That's not how it has happened in countries/states that have legalised or de-criminalised though. I thought I had tried some pretty good stuff in the UK before I went to Amsterdam....

I can understand your pessimism, but I think it is a little unfounded. As for the medical benefits, there are reams of scientific studies into this and most have been reasonably well reported, so I don't think it is likely to be swept under the rug as you think it will.



posted on Oct, 17 2014 @ 12:19 AM
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a reply to: onequestion

Tequila is legal.

I don't touch the stuff.

If they legalize pot, I won't touch the stuff.

I have my doubts, but in the face of mounting evidence, this may be a case where I'm just an old fart.

Go ahead, legalize it.

Really.

Less prison population.

I bow down to overwhelming evidence.



posted on Oct, 17 2014 @ 12:24 AM
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a reply to: Yeahkeepwatchingme




They don't want people enlightened, they'll choose the strains that make you the dullest, numbest, slowest-thinking people in the world.


Not sure about that, I live out in Arizona and I'm outside of the 25 mile radius of a dispensary and I am allowed by the state to cultivate plants so I have full control of what strains i want to grow for my needs.



posted on Oct, 17 2014 @ 12:28 AM
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a reply to: onequestion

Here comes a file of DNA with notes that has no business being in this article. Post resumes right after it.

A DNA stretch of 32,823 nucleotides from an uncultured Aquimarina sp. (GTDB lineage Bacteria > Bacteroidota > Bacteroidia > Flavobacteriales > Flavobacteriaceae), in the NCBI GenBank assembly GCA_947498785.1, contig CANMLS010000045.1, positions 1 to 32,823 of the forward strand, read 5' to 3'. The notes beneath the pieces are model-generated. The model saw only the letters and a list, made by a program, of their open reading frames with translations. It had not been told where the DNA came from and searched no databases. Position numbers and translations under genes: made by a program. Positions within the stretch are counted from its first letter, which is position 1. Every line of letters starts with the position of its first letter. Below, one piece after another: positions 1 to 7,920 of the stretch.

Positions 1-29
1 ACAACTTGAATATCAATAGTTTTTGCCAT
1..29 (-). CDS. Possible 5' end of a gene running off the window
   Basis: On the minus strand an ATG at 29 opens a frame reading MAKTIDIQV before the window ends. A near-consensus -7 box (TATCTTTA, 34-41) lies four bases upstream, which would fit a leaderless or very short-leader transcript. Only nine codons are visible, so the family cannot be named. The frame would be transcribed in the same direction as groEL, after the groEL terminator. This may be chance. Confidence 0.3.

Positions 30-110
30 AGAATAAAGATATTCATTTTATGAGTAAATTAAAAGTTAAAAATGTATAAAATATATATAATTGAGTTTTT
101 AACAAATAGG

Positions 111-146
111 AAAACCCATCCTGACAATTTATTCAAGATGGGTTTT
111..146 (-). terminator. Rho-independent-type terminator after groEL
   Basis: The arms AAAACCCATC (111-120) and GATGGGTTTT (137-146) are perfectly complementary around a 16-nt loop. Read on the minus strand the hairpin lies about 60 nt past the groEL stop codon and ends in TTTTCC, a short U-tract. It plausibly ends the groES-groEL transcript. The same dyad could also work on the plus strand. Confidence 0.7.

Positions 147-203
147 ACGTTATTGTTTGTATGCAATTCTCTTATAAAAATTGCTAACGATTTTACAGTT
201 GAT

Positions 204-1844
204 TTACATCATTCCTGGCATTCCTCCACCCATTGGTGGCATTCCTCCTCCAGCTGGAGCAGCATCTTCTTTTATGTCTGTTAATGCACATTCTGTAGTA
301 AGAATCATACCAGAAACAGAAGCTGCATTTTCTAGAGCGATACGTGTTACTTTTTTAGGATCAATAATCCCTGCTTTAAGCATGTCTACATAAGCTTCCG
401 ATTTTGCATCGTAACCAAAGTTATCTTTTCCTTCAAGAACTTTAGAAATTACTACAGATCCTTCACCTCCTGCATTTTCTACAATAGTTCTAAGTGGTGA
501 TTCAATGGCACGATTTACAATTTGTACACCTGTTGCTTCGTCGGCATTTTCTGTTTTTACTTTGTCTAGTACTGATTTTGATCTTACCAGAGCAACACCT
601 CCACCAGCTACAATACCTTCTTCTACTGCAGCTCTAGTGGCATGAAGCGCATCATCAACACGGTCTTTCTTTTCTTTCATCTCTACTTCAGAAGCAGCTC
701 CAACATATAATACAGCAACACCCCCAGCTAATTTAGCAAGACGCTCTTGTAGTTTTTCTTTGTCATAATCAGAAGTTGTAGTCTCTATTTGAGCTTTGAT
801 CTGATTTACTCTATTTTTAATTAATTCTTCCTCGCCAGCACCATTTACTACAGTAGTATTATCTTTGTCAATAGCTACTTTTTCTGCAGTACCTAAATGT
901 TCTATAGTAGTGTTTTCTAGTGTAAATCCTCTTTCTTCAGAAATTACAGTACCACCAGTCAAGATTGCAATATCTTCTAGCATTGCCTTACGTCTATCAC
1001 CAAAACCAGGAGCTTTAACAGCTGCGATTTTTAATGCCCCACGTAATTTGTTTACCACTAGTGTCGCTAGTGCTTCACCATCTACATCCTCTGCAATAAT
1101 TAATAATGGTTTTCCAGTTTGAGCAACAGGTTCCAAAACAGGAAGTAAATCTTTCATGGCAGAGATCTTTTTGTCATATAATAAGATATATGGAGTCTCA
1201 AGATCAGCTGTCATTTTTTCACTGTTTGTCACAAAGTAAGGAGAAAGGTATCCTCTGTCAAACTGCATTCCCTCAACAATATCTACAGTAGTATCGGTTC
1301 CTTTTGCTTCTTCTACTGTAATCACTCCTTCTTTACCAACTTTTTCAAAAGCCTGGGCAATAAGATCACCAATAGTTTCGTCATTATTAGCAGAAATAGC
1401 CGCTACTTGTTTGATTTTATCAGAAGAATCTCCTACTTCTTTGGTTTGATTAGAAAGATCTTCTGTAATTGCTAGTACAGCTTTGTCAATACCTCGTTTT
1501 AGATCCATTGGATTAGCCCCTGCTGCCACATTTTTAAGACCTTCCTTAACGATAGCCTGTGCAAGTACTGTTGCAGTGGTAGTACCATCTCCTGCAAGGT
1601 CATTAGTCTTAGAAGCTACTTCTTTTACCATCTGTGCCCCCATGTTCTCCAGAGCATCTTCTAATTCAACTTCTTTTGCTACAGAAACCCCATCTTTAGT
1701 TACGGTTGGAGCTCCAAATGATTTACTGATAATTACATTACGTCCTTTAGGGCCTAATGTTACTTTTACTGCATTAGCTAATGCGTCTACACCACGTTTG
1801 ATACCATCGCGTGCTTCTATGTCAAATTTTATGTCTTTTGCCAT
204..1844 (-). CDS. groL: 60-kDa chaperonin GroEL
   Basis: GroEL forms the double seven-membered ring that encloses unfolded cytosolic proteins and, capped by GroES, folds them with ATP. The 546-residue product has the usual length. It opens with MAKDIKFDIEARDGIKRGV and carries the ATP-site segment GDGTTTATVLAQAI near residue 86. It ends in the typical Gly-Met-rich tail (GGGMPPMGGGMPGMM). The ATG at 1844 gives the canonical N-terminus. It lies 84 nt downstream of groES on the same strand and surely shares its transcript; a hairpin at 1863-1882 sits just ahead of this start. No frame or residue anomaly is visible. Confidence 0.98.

'[...]In fact, California teenagers showed improvements in all risk areas after reform.'


Before we all start dancing, doesn't it seem crazy that teenagers 'improve in risk areas' supposedly thanks to smoking marijuana? Is the world so screwed up that it takes a smoke to graduate school? Why would getting high reduce the risk of suicide?

It's good the article mentions causality as it isn't clear that decriminalising causes these improvements. It's good that any region can cheer about its improvements, but, man, it's not good if teenagers have to get high in this life to avoid suicide, ODing or criminal arrest.



posted on Oct, 17 2014 @ 12:34 AM
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a reply to: beezzer

Quite - each to their own. My point being, one being legal despite the obvious social and health problems it causes and the other, which actually has less health implications and certainly less social implications (when was the last time you heard of someone getting into a fight after having a smoke?)

The UK's own Parliamentary committee on Drug's, for example, placed all known drugs into a list according to their physical and social harm - Alcohol was placed second while Cannabis was placed in around 14th place. They still will not even contemplate a rational debate on decriminalisation though...
edit on 17/10/14 by stumason because: (no reason given)



posted on Oct, 17 2014 @ 12:43 AM
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a reply to: stumason

It won't be swept under the rug but they'll try to ignore the medicinal benefits while promoting it as a safe alternative to alcohol (which it is). Problem is more people will look at it as a party favor than a medication.



posted on Oct, 17 2014 @ 12:48 AM
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a reply to: Yeahkeepwatchingme

That's not a problem because who cares?